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SERM. “servant into outer darkness, where shall V.
“ be weeping and gnashing of teeth.
The admonitions and threats of the gospel are chiefly directed against people of this class: the denunciations of our Saviour are more frequently pointed at the lamp which had no oil, the tree which bore no fruit, and the talent which was not improved, than at bad oil, corrupt fruits, and talents ill-employed.—On the latter, I suppose, as being more self-evident, it was not so necessary to insist. Flagrant violations of God's commandments speak for themselves; those who are guilty of them cannot but know their criminality, and the dangers which they incur; but it was an instance of our Lord's paternal care to awaken from their slothful dreams, to rouse from their imagined security, those who, resting satisfied with nega. tive virtue, flattered themsilves that they might attain heaven and happiness, so long as they did no harm.
Turn to the 25th chapter of St. Mat- SERM.
V. thew, and you will see there clearly set forth throughout on what sandy foundations all hopes of God's favour are raised on our merely not being wicked.--It begins with the parable of the wise and foolish virgins, the former of whom were admitted to the marriage feast, because they had oil in their lamps properly prepared to meet the bridegroom, and the latter excluded because they had no oil. It is not said that their oil was bad, that they were wicked virgins, but merely that they had no oil, that they were slothful and improvident, and had been slumbering in indolence during the whole time in which they ought to have been exerting themselves :-" when the door was shut, “ these virgins came, saying, Lord, Lord,
open to us, but he answered and said, Verily I say unto you, I know you not."
The next parable, which immediately follows, is still more in point. I have already
SERM. touched on it.Our Saviour likens himself V.
and his dealings with mankind, to a man, who departing into a distant country, delivered to his servants different sums of money to trade with; on his return summoning them to render up their accounts, he finds two of them had been provident and industrious, having greatly improved what had been intrusted to them, and they accordingly receive his commendations and rewards in proportion to their different me. rits ; but the third having made no advantage of his trust, but merely wrapt it in a napkin, meets with the severest reproofs, and is ordered to be cast into outer dark. ness, where shall be weeping and gnashing of teeth.
The conclusion of the chapter is a sort of application of the parable.--It is the remarkable account, which our Saviour gives of the day of judgement.--He represents himself as sitting upon the throne of his glory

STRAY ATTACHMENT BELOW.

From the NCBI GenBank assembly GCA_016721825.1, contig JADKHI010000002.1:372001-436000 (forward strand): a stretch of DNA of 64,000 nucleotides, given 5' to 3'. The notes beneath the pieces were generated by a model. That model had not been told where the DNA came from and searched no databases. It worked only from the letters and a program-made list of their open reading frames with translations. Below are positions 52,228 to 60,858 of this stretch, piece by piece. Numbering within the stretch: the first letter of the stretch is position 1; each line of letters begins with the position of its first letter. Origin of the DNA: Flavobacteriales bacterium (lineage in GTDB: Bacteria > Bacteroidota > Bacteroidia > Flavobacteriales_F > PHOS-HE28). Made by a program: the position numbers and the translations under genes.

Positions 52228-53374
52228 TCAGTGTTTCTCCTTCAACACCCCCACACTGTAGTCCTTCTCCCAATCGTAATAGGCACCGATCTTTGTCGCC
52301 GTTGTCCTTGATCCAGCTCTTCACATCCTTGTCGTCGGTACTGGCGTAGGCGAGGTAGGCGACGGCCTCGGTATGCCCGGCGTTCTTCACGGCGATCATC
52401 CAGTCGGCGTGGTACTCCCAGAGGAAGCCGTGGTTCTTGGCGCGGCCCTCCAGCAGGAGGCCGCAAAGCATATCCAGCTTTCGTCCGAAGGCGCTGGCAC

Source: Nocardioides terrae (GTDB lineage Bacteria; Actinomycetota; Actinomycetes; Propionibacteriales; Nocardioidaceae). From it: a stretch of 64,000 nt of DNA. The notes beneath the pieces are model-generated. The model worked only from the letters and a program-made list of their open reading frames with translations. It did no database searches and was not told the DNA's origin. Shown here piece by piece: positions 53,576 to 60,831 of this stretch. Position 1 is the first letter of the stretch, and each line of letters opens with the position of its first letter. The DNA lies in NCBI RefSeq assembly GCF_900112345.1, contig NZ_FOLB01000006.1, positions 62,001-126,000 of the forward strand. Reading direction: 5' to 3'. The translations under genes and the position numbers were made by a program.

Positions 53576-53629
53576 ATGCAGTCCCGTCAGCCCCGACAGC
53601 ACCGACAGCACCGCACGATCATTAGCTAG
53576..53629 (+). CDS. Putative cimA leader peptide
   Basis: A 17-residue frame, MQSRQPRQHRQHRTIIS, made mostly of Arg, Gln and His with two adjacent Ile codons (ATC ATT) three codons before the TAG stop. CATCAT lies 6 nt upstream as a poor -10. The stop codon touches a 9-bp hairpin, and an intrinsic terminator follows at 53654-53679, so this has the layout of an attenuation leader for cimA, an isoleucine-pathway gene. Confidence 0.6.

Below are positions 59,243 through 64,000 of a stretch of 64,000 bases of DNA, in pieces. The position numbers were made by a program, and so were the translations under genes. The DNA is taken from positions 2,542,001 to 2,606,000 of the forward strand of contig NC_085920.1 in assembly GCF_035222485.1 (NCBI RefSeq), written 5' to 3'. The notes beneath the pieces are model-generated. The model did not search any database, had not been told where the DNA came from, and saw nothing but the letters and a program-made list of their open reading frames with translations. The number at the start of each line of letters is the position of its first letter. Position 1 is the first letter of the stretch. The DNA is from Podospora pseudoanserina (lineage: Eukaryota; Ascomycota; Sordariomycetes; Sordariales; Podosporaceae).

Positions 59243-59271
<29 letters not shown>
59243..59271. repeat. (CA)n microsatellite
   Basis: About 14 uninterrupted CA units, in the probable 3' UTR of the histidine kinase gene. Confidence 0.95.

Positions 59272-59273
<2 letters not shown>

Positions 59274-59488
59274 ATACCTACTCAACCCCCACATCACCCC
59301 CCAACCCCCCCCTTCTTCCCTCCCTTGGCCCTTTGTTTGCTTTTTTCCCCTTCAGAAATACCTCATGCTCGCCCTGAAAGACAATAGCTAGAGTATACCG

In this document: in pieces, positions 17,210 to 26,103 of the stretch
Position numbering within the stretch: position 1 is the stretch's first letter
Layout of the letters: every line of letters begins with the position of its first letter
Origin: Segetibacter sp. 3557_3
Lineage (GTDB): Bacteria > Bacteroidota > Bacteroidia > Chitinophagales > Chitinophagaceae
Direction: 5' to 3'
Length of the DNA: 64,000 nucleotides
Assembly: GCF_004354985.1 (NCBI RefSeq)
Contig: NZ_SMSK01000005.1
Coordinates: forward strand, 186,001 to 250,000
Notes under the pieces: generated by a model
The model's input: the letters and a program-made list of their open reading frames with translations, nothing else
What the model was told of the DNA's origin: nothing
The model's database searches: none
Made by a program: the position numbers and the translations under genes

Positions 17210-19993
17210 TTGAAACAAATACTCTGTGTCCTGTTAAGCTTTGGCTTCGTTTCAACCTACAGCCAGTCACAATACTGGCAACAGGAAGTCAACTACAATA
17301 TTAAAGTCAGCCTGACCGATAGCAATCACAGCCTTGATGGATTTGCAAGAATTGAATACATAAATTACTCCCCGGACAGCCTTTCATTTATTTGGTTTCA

with all his holy angels around him, and SERM.
V. dividing mankind into two bodies, the virtuous and the wicked, inviting the former to take possession of their reward, to sit down with him in his kingdom, and banishing the latter from his presence and dooming them to everlasting fire :that however his justice may be manifest, he briefly runs over the principal merits and demerits, which will determine him in this distribution. To the virtuous he
« The rewards, " which I bestow on you, are obtained by your many kindnesses to your brethren; when they were hungry, ye fed them; when they were thirsty, ye gave them drink; when they were naked, "ye clothed them; when they were strangers, ye hospitably received them; when they were sick and in prison, ye were attentive and ministered to them in their necessities.-From this we see, that active benevolence is the merit,
SERM. which is attributed to those, whom our SaV.
viour receives into his kingdom.-It was not because they did not injure their fellowcreatures, but because they exerted themselves to be of service to them, that they are rewarded with bliss and immortality.
On the other hand, the wicked are condemned to everlasting torments for the omission of those very acts of benevolence, for having done which the righteous are rewarded with eternal happiness: they are not in the sentence passed on them charged with having killed, defrauded, or in any shape oppressed their brethren, but merely with having done them no services.—This alone is looked upon as sufficient to exclude them from the presence of God, and deprive them of the enjoyments of heaven.
Nor indeed could we in reason expect it to be otherwise. No human accomplishment, no human possession (to speak in general) is attained without pains and labour;